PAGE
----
I’m a country girl at heart. I grew up hugging stinky golden retrievers, riding and mucking out horses and generally covered in a good couple of layers of dirt. Even now I’m at my happiest in a Barbour and wellies stomping through muddy fields in the rain. So, one of the hardest aspects of chemo treatment so far has been the need to keep germs at bay.
As I’ve explained in previous blogs, chemotherapy knocks your immune system for six. Attacking all your good cells as well as bad. Suddenly the results of your blood tests you have to have before each chemotherapy treatment become incredibly important. There’s a base level of White Blood Cells and neutrophils your oncologist wants to see before chemo is administered, if you start too low and chemo knocks them down further you can be left with zero immunity. And the kind of little bugs and bacteria that normally hang around our bodies quite harmlessly can suddenly turn into rip roaring infections that could actually kill you. Nobody wants to end up in hospital with an infection while on chemo.
The other issue is that if your blood results are deemed too low then your chemo will be delayed until they recover. I had a week delay between sessions 1 and 2 after an ear infection and two rounds of antibiotics sent my neutrophils into my boots. Delays are not ideal, your carefully planned treatment programme is designed to target your cancer as effectively as possible. Delays can have an effect on the chances of your cancer returning. I took my delay pretty badly, there was a LOT of wailing and a bit of shouting. Some of it while still sat on the chemo ward.
I was told that bloods dropping that low early on is something they see more often in young people and when it’s happened once then it’s likely to happen all the way through. Well that was like a red rag to a bull and the stubborn part of me was bloody determined to prove them wrong. But sadly, that means this mud-lovin’ country girl has had to turn into a germ freak and I hate it.
Germs are good
I’ve always prided myself on being one of those parents who doesn’t freak out when their child picks up someone else’s discarded snack off the floor (don’t judge me – Freddie has a seriously quick hand to mouth reflex, it’s like trying to part a lion from it’s kill!) I’m also pretty laid back about him mixing with other children who are ill – I’ve blogged before on how I think it’s good for their little developing immune systems to be exposed to germs. But fast forward to Chemo Mummy and I now see a trip out with Freddie as a marathon battle against germs. I spend the afternoon on high alert ready to swoop in and stop him eating someone else’s food or drinking from their cups. If he touches anything suspect then I’m right there with the baby wipes to decontaminate him. But this is all very alien to me and one of the things I’m most looking forward to after finishing chemo is allowing him to just get on with it and run riot. I refuse to stay away from him when he’s ill though. A sick little boy needs a cuddle from his mummy. I’ve been lucky so far, he’s not had anything too serious and we’ve got away with our snotty kisses.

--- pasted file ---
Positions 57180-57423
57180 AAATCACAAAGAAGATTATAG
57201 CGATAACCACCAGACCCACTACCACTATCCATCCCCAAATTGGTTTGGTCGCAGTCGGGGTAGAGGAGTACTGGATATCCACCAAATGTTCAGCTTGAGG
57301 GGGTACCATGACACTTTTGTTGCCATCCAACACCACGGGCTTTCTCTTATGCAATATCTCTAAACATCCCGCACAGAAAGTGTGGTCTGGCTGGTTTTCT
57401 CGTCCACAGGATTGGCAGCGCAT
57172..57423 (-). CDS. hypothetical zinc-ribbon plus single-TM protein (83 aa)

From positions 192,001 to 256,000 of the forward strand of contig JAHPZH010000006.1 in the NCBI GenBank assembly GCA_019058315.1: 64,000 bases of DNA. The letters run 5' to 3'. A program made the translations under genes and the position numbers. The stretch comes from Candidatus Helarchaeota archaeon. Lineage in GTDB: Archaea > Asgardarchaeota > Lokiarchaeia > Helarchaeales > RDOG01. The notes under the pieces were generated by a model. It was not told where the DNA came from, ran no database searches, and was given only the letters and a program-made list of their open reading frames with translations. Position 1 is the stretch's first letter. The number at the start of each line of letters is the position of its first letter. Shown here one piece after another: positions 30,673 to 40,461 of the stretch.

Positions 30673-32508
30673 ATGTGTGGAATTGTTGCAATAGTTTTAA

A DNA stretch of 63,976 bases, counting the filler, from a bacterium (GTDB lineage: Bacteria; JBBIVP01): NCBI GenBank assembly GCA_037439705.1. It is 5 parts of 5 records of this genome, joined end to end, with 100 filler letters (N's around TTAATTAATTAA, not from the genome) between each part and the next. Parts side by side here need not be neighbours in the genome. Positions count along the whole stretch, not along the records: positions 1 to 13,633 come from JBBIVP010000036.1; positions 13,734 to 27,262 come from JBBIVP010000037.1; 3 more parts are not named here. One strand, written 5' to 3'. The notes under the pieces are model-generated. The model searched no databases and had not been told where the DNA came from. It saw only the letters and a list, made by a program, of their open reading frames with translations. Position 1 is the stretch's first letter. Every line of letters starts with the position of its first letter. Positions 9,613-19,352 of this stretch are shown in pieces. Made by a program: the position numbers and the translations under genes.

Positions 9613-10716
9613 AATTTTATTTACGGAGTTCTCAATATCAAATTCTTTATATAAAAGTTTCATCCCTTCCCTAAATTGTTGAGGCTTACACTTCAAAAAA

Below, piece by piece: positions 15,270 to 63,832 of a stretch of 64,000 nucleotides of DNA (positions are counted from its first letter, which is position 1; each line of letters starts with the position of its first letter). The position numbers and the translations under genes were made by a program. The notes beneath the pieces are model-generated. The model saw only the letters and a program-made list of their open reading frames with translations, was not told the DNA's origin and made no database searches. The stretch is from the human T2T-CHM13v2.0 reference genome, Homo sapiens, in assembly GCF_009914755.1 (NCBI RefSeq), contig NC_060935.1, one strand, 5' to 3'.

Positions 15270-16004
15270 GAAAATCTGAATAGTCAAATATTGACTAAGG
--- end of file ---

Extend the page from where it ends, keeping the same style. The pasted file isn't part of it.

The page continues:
Horrors of hot-desking
Work has has become a whole new world of stress now too. Working in a hot-desking environment means germs are rife. So, I’m waging a one-woman war on dirt and bacteria with the powerful weapons of antibacterial wipes and hand gel. I have to wipe down at least 3 desks a day as I hop from studio to studio and I carry round my own set of head phones. I’ve had a few ‘aren’t you thorough!’ comments from people as I manically wipe down the computer and microphone – to which I respond with a wail “THIS IS NOT ME! It’s the bloody cancer’s fault!” I really think there are a few people at work who think I’m just a bit weird around germs now. I keep a giant pack of anti-bac wipes in my locker and use them pretty liberally. Cleanliness is costing me a fortune. But worse than the moniker of Mrs Mop at work is the anxiety that is brought on if someone declares themselves a bit ‘under the weather’. I spend the rest of the day on high alert trying not to touch anything they’ve touched or breathe the same air (tricky in an open plan air conditioned office!)
Avoiding public transport
That unease extends to going out and about. I’ve avoided public transport as much as possible but did have to make a train journey down to London a few weeks back and run the gauntlet of germs on the tube. This led to many a risky balance moment as I tried to avoid touching the handrail on the escalator and tube carriages. But that was all easy compared to being stuck in a train carriage with a man coughing in a “Computer says no” fashion all the way home. Too British to ask him to move away my gaze darted desperately around to spot a seat I could move to that was out of the firing line. But sod’s law there were none available so I spent the best part of a 3-hour journey, turning blue while trying not to breathe and attempting to surreptitiously cover my mouth with my scarf.
And of course, if trains are bad them planes are worse. My oncologist advised against going on holiday while having chemo as planes are primed for passing illness around passengers. So, to add insult to injury as well as being stressed up to the eyeballs trying not to get ill I can’t even go on holiday to try and relax for a while!
The days of dirt are not over
As with all things treatment related I keep reminding myself that this too shall pass. I’ve so far managed to keep serious illness at bay with a combination of my intensive handwashing and anti-bac wipe regime with the addition of some Manuka honey (as advised by my chemo nurse) and a few disgusting tasting nutritional supplements aimed at boosting my under fire immune system.
But every cloud has a silver lining…as I can’t possibly be exposed to all the germs cleaning the house it means we’ve had to get a cleaner again. Result!